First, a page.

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The Place Where Dreams Begin

The place where dreams begin

By Elora HaysPublished 2 years ago 3 min read

One day in the 1980s, a young man sat in a seat at a Vermont ice rink. He sat quietly, watching the skaters flash before his eyes. The warm sunlight above the rink allowed him to enjoy the good times. Since he sold his family's cigarette paper factory, he has made a handsome sum of money, and he is thinking of how to borrow the money to make another windfall.

There is a coffee shop next to the rink. Every time he goes to the rink, he has a drink in the coffee shop. The coffee was so to his taste that he bought the shop and sold it himself.

A year later, he set up a coffee roaster company, but for a man whose only advantage was cigarette paper, making a difference in the unfamiliar field of coffee required effort and opportunity. As a result, the company did not make money at the beginning but lost millions of dollars in the first three years. Losing money is the last thing a businessman wants to do. To this end, he pays close attention to customers' opinions. He often invites customers to taste coffee for free, offers their opinions and suggestions, and immediately starts to improve. However, his company's business still fails to improve.

By chance, he overheard a conversation between two employees of a nearby company who came to his shop to drink coffee. The employees complained that the company's instant coffee was very difficult to drink. The boss was not willing to let the employees come out to drink coffee. The speaker has no intention, the listener has a heart. Why not sell your delicious coffee to the office? "He asked himself. So he started to shift focus from the coffee shop to the office, he immediately find the stationery supplier staples, persuaded the staples discount agreement with him, get his coffee into the north American 600 staples office supplies supermarkets, and entered the supermarket mail-order catalogs, through the channels, he has prepared more than 450000 kg of coffee.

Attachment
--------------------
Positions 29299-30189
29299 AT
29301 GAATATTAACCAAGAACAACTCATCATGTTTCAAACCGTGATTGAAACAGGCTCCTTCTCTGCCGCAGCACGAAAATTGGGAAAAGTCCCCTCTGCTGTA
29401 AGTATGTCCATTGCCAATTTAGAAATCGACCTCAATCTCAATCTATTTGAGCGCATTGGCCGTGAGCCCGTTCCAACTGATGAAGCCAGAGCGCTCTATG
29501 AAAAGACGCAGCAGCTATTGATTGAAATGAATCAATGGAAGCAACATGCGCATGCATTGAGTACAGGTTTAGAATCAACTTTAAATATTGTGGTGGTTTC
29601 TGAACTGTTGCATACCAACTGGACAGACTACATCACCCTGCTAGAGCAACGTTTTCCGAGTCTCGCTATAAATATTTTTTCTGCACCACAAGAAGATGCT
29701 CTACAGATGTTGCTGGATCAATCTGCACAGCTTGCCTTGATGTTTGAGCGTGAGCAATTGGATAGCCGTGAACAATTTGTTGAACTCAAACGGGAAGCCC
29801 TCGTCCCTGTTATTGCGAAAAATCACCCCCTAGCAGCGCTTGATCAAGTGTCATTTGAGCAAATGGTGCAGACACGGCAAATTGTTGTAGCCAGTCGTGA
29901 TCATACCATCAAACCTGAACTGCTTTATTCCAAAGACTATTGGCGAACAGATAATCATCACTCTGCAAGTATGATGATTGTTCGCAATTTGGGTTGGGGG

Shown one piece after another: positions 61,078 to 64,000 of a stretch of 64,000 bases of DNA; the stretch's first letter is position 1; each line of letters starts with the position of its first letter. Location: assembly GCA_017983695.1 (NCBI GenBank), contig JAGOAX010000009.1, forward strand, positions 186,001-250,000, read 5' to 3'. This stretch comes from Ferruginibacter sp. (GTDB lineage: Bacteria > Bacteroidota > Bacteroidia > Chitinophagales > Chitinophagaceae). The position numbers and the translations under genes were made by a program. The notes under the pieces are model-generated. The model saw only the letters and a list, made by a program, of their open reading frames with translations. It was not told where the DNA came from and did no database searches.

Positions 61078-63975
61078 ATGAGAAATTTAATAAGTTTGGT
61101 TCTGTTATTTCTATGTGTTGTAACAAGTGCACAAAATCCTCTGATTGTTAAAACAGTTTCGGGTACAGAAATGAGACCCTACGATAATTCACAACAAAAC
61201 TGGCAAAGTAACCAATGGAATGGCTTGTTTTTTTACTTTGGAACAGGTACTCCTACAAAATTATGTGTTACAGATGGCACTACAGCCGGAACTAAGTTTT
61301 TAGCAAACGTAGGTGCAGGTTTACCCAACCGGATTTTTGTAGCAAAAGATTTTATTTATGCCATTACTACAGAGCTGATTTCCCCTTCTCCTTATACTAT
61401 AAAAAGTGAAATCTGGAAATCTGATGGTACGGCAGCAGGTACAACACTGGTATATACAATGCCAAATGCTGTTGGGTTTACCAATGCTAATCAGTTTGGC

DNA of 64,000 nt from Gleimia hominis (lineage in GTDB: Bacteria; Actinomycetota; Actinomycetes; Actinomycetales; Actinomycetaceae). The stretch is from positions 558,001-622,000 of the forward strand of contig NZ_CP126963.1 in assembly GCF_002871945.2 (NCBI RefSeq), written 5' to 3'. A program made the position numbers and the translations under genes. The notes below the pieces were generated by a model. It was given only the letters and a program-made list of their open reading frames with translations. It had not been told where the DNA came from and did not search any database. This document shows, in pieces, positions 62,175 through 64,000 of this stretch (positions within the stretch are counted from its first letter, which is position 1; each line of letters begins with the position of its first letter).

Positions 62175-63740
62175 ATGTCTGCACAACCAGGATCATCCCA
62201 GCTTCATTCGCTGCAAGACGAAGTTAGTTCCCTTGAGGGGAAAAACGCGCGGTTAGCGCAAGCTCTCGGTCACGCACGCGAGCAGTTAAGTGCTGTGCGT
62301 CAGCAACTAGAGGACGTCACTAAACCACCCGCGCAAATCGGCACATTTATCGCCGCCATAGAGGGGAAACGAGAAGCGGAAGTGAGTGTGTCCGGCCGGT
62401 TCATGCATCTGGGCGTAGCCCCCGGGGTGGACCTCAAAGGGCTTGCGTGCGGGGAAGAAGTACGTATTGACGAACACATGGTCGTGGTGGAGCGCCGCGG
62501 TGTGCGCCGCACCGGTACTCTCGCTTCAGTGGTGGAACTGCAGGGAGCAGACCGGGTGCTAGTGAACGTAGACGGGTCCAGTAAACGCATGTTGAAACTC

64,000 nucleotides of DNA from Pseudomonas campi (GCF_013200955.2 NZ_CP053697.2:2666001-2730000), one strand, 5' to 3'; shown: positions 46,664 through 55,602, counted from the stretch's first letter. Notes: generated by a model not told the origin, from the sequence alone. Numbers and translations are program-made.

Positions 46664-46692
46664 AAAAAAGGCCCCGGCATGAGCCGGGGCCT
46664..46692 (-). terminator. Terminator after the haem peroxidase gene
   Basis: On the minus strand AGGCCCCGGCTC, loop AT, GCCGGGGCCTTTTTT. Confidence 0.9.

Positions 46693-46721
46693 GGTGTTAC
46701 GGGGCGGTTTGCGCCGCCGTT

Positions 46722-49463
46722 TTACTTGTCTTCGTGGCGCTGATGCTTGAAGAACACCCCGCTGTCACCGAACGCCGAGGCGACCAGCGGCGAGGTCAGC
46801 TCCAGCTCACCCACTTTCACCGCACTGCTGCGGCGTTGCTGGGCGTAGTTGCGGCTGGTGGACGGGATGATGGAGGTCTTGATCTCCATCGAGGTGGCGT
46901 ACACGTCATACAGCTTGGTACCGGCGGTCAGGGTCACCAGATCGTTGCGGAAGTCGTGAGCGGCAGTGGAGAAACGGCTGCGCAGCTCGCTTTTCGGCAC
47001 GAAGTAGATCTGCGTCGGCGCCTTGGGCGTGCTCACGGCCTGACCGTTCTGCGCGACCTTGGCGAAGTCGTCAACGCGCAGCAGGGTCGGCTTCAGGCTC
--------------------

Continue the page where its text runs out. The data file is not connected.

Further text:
Because of his business acumen, he was the first to invest in Kriging, a maker of single-serve coffee machines and K-cups, considering that the personal coffee machine market was still untapped.

Not satisfied, he began to think about making his coffee not only available in the office, but also ready-made. He decided to cooperate with the American company Polish Spring to launch a coffee machine, as long as adding coffee, after a period of heating, can drink steaming hot coffee. As it turns out, he was right, as most companies were willing to install the machines so that employees could avoid sneaking out for coffee during work hours, citing "bad coffee." With the coffee machine, his coffee market began to expand even more wildly. His eyes began to wander into the gas stations and STOP/SHOP convenience stores that Starbucks had neglected, and he wanted to make his coffee freely available to those who liked it, anywhere, anytime.

As it moved into the wholesale channel, the price of coffee began to drop dramatically. Taking the civilian route of gas stations and convenience stores increases the influence of coffee brands.

His company has since reached $10 million in annual sales, opened nine stores, and was listed on the NASDAQ Global Select Market.

1 position in the field of coffee, Starbucks has been no one can shake, but since he had, by K cup and personal coffee machine bundled sales model, sales have been far more than Starbucks, as the world's second fastest growth rate of the enterprise, his company's stock price after nine times in four years, Starbucks can only into second place. The coffee company is called Green Mountain Coffee, and the young man who drinks coffee instead of skating on the rink is Bob Stiller, the founder of Green Mountain Coffee.


About the Creator

Elora Hays

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    Elora HaysWritten by Elora Hays

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